There's not enough scalability because 1,000 users a day or 1,500 users a day on the big apps right now on the Ethereum network, that's just not enough beyond gaming sites and some small hobbyist type things, like CryptoKitties. It's fun, it's interesting, but it's not truly scalable to 7 billion people living around the globe. But I wouldn't-- and I've said this to some IBM folks. And they have 1,000 people at IBM in the hyper ledger team. Anybody who is a blockchain minimalist-- you haven't heard this number?
AUDIENCE: I've heard 2,500.
GARY GENSLER: 2,500? All right. So it's more than I thought. So 1,000 to 2,500. I knew it was more than 1,000. IBM is throwing a lot of money there. Now, they might be doing that to protect their risk. They might be investing even if all those 1,000 people ultimately produce nothing. But I think that five years from now or seven years from now, the gap will close. I think that permissionless systems will always have a lot of challenge about governance, collective action. How you have collective action is not just a matter of technical and coding and smart scientist at MIT and elsewhere.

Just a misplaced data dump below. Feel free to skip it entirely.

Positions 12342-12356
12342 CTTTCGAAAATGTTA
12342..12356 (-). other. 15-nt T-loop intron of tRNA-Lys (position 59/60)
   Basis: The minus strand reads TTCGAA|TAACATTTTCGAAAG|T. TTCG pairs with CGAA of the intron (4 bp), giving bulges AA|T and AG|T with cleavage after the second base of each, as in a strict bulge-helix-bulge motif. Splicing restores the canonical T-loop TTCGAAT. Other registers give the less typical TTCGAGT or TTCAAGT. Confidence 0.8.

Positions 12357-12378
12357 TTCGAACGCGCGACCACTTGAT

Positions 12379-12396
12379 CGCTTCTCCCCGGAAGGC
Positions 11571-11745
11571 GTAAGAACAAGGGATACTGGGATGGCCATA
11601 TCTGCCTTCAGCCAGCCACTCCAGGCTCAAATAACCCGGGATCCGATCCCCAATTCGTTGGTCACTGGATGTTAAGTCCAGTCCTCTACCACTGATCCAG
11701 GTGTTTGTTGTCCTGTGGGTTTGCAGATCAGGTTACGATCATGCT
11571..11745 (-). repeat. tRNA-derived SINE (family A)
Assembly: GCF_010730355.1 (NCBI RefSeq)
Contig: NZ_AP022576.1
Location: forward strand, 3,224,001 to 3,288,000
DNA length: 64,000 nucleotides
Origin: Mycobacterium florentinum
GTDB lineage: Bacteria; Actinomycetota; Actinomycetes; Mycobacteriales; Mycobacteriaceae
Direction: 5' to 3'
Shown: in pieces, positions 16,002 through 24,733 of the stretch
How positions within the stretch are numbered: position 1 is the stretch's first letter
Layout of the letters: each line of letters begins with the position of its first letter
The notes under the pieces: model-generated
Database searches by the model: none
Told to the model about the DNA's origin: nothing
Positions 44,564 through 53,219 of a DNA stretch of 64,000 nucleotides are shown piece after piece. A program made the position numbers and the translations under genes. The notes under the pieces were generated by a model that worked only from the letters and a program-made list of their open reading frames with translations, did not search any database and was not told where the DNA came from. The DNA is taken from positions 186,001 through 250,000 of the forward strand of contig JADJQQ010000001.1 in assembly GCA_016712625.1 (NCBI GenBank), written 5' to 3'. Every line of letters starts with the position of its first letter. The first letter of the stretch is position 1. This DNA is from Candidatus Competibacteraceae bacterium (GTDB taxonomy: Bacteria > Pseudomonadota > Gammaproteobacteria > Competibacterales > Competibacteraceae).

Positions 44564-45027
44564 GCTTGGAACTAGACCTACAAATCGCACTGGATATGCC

I think that's going to still be a challenge, and there will be trade-offs. So it might be that they coexist, but I think the gap will close. And you said, well, will it be like the intranet went away and the internet was there. There are some people that believe that. And that might be-- I'm probably not there. I'm probably not all the way there. But I think when the gap closes, some of these permissioned systems will not be as necessary. Zero knowledge proofs, other ways that come along that make it more usable. Yes, Zann.